But be aware that payment plans aren’t technically security deposit alternatives.

Payment plans might make it easier for renters to hand over deposit funds, but they still have to pay it.

Rent Surety Bonds

A rent surety bond puts property managers, renters, and a third-party surety provider into a three-way contract. The third party will pay you if the renter fails to pay rent or damages the property.

Surety bonds provide financial backing and will get property managers paid – but at a cost. These services come with steep non-refundable fees charged as a decent portion of the would-be security deposit.

A surety bond’s high non-refundable premium makes it far less attractive than other alternatives or a regular deposit for those who can afford to pay it.

Monthly Fees

A fee-based security deposit alternative lets renters pay a small non-refundable monthly fee instead of an upfront cash deposit. 

This is the most affordable deposit alternative property managers can offer. Renters can pay as little as $5 a month in fees.

Fee-based alternatives cost so little because renters aren’t paying for bond premiums or being charged enough to collect deposit funds over time.

How can security deposit solutions help property managers?

Security deposits are becoming more regulated. Cities and states are placing more restrictions on how property managers can collect them and increasing the standards for managing deposit funds and renters.

The same goes for security deposit alternatives. Some states micromanage this more than others, but all expect alternative solutions to be handled in a specific way.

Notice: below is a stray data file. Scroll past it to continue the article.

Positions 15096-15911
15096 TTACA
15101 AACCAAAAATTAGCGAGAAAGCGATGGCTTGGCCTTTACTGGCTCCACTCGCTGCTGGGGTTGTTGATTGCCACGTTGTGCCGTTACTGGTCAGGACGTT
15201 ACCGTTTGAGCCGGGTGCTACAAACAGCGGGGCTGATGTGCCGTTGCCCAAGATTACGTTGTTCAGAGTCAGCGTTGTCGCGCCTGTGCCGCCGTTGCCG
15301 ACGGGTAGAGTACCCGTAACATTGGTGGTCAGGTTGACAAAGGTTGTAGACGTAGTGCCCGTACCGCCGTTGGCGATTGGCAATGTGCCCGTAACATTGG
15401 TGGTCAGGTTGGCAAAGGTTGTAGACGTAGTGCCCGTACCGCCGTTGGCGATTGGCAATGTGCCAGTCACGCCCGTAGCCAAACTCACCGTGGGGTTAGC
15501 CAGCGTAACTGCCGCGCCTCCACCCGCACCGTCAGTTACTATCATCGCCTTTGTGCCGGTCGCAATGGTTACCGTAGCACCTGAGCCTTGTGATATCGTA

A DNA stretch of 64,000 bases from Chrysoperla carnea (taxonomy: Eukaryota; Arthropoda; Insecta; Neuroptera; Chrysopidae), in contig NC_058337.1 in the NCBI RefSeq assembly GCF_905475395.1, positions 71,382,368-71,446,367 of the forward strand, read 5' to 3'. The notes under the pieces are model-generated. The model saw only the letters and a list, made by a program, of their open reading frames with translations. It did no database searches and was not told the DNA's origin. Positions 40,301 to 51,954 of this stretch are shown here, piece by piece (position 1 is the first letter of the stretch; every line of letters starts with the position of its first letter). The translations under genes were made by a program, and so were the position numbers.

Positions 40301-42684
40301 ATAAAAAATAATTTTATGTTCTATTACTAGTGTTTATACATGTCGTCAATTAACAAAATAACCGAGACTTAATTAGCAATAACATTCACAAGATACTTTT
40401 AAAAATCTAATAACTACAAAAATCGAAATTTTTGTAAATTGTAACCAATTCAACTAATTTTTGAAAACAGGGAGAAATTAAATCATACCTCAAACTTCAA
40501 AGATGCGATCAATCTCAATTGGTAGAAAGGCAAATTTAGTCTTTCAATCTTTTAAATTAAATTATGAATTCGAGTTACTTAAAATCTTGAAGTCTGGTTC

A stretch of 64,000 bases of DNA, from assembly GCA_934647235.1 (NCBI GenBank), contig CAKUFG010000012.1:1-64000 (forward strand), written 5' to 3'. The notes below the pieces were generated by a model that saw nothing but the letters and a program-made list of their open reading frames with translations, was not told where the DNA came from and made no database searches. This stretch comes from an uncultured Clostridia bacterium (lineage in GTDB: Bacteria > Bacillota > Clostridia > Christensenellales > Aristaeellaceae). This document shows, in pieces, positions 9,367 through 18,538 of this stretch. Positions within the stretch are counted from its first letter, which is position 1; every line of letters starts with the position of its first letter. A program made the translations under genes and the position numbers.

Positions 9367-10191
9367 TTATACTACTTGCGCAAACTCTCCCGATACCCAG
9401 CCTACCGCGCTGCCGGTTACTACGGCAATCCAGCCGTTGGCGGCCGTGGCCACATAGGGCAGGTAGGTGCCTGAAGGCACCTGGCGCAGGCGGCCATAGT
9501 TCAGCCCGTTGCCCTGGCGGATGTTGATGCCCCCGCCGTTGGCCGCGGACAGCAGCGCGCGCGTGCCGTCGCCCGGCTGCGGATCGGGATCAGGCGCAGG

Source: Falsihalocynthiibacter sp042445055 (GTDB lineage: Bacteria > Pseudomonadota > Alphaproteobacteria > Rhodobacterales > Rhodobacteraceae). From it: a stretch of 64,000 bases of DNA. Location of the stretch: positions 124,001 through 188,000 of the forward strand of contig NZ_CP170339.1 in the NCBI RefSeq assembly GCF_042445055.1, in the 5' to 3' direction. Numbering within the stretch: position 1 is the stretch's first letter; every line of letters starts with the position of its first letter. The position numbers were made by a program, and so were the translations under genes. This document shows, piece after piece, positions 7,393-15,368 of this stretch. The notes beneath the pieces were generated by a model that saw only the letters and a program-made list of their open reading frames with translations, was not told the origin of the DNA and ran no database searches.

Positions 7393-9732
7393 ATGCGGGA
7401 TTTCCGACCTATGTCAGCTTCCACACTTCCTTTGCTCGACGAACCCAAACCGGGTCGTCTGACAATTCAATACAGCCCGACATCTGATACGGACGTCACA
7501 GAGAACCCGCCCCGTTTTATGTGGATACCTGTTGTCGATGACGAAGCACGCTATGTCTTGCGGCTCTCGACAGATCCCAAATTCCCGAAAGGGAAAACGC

Property managers have to navigate new protocols for collecting fees and damages.

Things can become even more complicated for property managers who choose to purchase insurance with the fee. Some states won’t even let property managers file for insurance coverage without notifying renters within a brief timeframe.

All of the legislative changes work to reduce the financial burden on renters but end up increasing the administrative burden on property managers. And this is where security deposit solutions come into play.

A security deposit solution, like Qira, is perfect for both property managers and renters. Qira is an end-to-end managed solution for both traditional and alternative security deposits. It takes over administrative responsibilities and legal liabilities.

Qira lets renters choose between paying a traditional upfront deposit or a low monthly fee. Qira collects and manages the funds, then handles any instances where renters default or owe money. Qira pays property managers, then works with renters to recover the funds.

It’s a low-risk way to eliminate management hassles and be guaranteed payment.

Discover more about Qira.

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Kasee Godwin

Position: Director of Marketing
Social Networks

Kasee is the Director of Marketing for Qira. She has nearly 15 years of experience in the real estate marketing industry, including 10 years on the client side. In her spare time, she enjoys reading science fiction, exploring new wineries, and fostering Golden Retrievers.